2019 Invitational Conference Summary
Self-care research: Where are we now? Where are we going?
Report from the Inaugural conference of the International Center for Self-Care Research
Held at the Rome campus of the Australian Catholic University, Italy in June 2019
At this inaugural conference we discussed the current state of self-care research and proposed an agenda for future research. A full report of that discussion will be published, but this brief summary provides a focused overview of those discussions. We identified seven major reasons why self-care is challenging, which can be grouped into the general categories of behavior change (e.g. habits) and illness-related factors that make self-care exceedingly difficult – multimorbidity, symptoms, and stressful life events. We identified six specific knowledge gaps that, if addressed, may help to address these challenges. These knowledge gaps are briefly described below.
Influence of Habit Formation on Self-Care Behavior Change
Different factors influence lifestyle behaviors differ across the lifespan. Many unhealthy behaviors, such as food choices, are learned early in life and these habits are hard to change. Lack of motivation to change is powerful, but only one of many factors influencing behavior change. Further, even after a healthy behavior is adopted, it is challenging to maintain the behavior over time.
Implications for self-care research. Some promising interventions to promote behavioral change include education, persuasion, incentivizing through behavioral economics, training, enablement, modelling, restrictions and environmental restructuring. Opportunities for health education and implementation of proven self-care interventions are often missed by busy clinicians. One important line of research is the development and testing of intervention approaches that address habits with stable, cue-based routines with potential for lasting behavior change. Information and Communication Technology may support and empower behavior change.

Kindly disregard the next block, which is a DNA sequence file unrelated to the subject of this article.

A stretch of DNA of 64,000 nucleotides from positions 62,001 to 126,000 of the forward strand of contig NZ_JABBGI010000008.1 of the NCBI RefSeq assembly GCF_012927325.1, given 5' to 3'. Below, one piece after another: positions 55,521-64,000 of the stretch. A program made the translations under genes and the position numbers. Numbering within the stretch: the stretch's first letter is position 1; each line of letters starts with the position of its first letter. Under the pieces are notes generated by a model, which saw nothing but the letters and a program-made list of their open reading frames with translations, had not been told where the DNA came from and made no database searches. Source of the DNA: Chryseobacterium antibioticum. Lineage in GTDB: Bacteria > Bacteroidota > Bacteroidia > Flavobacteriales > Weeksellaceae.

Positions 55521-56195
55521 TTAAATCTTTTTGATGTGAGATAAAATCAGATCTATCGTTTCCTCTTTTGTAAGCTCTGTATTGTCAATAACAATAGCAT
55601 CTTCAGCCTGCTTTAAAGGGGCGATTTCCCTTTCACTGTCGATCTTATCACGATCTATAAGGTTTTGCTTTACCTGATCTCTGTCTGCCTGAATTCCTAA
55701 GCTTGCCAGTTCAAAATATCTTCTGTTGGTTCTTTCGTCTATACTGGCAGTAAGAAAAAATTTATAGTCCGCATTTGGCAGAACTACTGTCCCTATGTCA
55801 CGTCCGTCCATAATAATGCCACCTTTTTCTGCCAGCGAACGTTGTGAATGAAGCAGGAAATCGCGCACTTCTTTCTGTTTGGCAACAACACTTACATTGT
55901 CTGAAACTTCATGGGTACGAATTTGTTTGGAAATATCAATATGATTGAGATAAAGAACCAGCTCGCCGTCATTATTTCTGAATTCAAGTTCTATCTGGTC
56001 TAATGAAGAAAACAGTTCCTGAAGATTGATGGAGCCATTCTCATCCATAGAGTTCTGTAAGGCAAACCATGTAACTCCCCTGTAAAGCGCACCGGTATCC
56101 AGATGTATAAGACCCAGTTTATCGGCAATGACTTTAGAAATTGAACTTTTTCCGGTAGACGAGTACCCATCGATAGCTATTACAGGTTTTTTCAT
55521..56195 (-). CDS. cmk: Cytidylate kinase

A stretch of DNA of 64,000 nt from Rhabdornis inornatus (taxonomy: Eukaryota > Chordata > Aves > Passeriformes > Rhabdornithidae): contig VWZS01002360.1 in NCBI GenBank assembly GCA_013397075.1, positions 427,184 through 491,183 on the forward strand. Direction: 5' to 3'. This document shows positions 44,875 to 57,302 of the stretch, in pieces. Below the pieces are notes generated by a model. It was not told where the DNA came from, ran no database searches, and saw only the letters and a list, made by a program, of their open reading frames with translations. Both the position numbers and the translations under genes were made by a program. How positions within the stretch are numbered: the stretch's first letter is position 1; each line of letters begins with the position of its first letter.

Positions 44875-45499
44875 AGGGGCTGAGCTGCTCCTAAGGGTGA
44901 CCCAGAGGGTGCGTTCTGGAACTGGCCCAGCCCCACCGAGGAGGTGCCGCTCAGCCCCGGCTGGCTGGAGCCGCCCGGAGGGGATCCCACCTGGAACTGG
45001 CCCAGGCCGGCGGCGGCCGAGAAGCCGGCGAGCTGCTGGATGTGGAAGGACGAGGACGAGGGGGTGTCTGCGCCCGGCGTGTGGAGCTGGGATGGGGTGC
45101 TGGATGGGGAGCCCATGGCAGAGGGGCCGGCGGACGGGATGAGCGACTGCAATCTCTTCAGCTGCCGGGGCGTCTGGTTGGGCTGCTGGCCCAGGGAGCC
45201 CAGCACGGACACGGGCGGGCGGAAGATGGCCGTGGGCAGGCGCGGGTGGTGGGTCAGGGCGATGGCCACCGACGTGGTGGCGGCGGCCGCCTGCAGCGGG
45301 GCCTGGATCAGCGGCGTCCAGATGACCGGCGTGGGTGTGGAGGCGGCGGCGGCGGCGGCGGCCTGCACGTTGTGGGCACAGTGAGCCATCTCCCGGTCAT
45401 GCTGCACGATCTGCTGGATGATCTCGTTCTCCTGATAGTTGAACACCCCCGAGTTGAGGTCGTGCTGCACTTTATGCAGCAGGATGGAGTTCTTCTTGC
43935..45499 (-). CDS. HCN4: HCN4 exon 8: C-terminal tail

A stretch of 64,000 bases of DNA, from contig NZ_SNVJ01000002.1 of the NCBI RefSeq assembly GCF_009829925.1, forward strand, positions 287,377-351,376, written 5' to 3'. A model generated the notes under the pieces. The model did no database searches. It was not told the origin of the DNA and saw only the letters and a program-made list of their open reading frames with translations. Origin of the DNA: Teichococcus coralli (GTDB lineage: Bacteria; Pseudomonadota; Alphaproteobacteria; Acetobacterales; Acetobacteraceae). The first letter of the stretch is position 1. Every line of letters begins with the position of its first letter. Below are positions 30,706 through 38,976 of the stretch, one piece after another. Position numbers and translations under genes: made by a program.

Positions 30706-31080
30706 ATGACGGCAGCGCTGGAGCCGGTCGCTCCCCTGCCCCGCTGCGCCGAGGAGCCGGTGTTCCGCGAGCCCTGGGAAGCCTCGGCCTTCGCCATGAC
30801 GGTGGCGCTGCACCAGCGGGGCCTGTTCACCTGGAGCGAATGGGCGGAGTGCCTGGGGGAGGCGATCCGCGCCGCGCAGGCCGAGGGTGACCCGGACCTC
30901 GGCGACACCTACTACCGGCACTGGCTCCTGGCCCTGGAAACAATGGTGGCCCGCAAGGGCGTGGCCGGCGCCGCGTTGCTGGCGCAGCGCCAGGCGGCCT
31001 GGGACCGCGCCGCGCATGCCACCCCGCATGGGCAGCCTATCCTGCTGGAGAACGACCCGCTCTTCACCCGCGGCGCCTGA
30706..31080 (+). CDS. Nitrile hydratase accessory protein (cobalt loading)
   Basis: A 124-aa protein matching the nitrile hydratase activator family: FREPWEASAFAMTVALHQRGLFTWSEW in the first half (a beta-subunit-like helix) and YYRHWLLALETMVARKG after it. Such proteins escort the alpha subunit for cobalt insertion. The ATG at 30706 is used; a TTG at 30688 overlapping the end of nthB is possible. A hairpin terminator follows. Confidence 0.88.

Resilience in the Face of Stressful Life Events and Social Contexts that Interfere with Self-Care
Resilience is the ability to adapt, to recover, to “bounce back” from difficult experiences. Resilience helps people adapt well when life events such as trauma, tragedy, and adverse situations interfere with self-care.
Implications for self-care research. We know little about how resilience influences self-care in ill populations. More research is needed to identify ways to develop and nurture resilience in future self-care interventions.
Culture and Self-Care
Every country has its own cultural characteristics, ideas, customs, and social behaviors. This applies as much to self-care beliefs and practices as to other aspect of life. Although the broad elements of self-care (e.g., physical activity, good hygiene) are universal, the particularities differ.
Implications for self-care research. The deep cultural differences between countries illustrate the need for research examining the influences of culture on self-care.
Difficulty Performing Self-Care with Multiple Chronic Conditions
For those who have developed a chronic condition, additional conditions add challenges and persons with multimorbidity are particularly burdened in terms of self-care. Specific challenges for those with multimorbidity include poor access to healthcare, care fragmentation, polypharmacy, functional and psychological limitations, diet complexity, lack of confidence in the ability to integrate conflicting self-care recommendations, and an inability to cope with the burden of multimorbidity. Multiple symptoms may occur simultaneously and are frequently multiplicative or acceleratory in effect. Symptom monitoring, interpretation and management can be confusing when symptoms of different conditions overlap.
Implications for self-care research. The study of self-care in persons with multimorbidity needs to be patient-centered rather than disease focused. That is, presumably someone with three different illnesses experiences issues with self-care, regardless of what those conditions are. Further, a consistent approach to categorizing multimorbidity is needed to allow eventual comparisons of research.